versão ISSN 0718-3429
LOSS, Arcângelo et al. Frações orgânicas e índice de manejo de carbono do solo em diferentes sistemas de produção orgânica. Idesia [online]. 2011, vol.29, n.2, pp. 11-19. ISSN 0718-3429. doi: 10.4067/S0718-34292011000200002.
ABSTRACT The effect of organic management may have a positive influence on the fractions of soil organic matter. This study aimed to evaluate the fractions of soil organic content and carbon management in areas subject to organic management under different systems of soil use. The areas selected presented the following systems of soil use: conventional tillage (CT) with corn cultivation, no tillage (NT) with eggplant cultivation, reduced tillage (RT) with fig cultivation, passion fruit and Desmodium sp combination and an agroforest system (AFS). An area of secondary forest was taken as reference for the original condition of the soil. The soil samples were taken at depths of 0-5 and 5-10 cm. We quantified the total organic carbon (TOC), particulate organic carbon (POC) and organic carbon associated with minerals (OCam). These measures were used to estimate the stock (StTOC, StPOC and StOCam) and carbon management (CMI) indexes. In the 0-5 cm depth there were higher levels of TOC in the fig (RT) followed by eggplant (NT), and the depth of 5-10 cm found major differences between the areas evaluated for this attribute. The StPOC was greater in the area under direct sowing (0-5 cm), and was different between all areas in depth. This area also had the highest CMI. The best StOCam were observed in the fig (RT) in both depths; these were different than the other areas. The results indicate that the TOC was more effective in identifying changes due to the management adopted at a depth of 5-10 cm, while StPOC was the best measure for surface soil (0-5 cm). The CMI found in the eggplant under NT, managed organically and with the use of legumes as green manure, demonstrated the greatest sustainability of the system in relation to other areas.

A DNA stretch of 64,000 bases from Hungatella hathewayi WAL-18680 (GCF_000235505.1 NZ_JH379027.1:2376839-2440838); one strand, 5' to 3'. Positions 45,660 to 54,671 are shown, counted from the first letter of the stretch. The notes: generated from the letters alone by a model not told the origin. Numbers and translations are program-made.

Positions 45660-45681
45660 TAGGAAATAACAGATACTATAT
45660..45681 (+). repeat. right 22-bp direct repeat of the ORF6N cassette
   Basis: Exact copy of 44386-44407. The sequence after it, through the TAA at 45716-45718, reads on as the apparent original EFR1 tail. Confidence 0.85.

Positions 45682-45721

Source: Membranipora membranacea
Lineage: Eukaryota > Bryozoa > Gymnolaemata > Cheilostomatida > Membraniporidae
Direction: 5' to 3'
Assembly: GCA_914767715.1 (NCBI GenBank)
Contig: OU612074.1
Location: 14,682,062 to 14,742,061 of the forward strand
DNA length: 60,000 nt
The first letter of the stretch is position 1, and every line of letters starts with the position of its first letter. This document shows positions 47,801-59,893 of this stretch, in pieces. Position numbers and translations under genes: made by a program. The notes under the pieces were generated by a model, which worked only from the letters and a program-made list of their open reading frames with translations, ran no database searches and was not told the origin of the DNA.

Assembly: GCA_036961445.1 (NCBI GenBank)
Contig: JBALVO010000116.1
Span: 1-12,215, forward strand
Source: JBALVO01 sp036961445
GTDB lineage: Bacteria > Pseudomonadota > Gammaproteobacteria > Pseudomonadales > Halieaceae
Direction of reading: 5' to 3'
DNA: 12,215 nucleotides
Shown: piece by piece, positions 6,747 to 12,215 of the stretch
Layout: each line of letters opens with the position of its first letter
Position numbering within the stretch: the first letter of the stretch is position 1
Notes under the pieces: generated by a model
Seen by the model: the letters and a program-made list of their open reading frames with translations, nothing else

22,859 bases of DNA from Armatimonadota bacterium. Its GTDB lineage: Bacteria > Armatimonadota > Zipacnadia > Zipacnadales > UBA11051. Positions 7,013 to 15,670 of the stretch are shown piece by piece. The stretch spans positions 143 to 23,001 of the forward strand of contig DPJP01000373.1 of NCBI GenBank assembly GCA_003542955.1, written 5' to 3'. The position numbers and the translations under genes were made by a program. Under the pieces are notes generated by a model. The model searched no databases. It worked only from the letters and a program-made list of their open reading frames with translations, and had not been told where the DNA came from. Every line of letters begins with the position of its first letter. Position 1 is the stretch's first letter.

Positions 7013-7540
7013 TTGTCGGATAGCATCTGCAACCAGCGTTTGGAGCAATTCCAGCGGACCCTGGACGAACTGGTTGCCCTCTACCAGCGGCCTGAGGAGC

Palavras-chave : Organic matter; granulometric fractionating (sieving); vegetable waste; green manure; organic agriculture.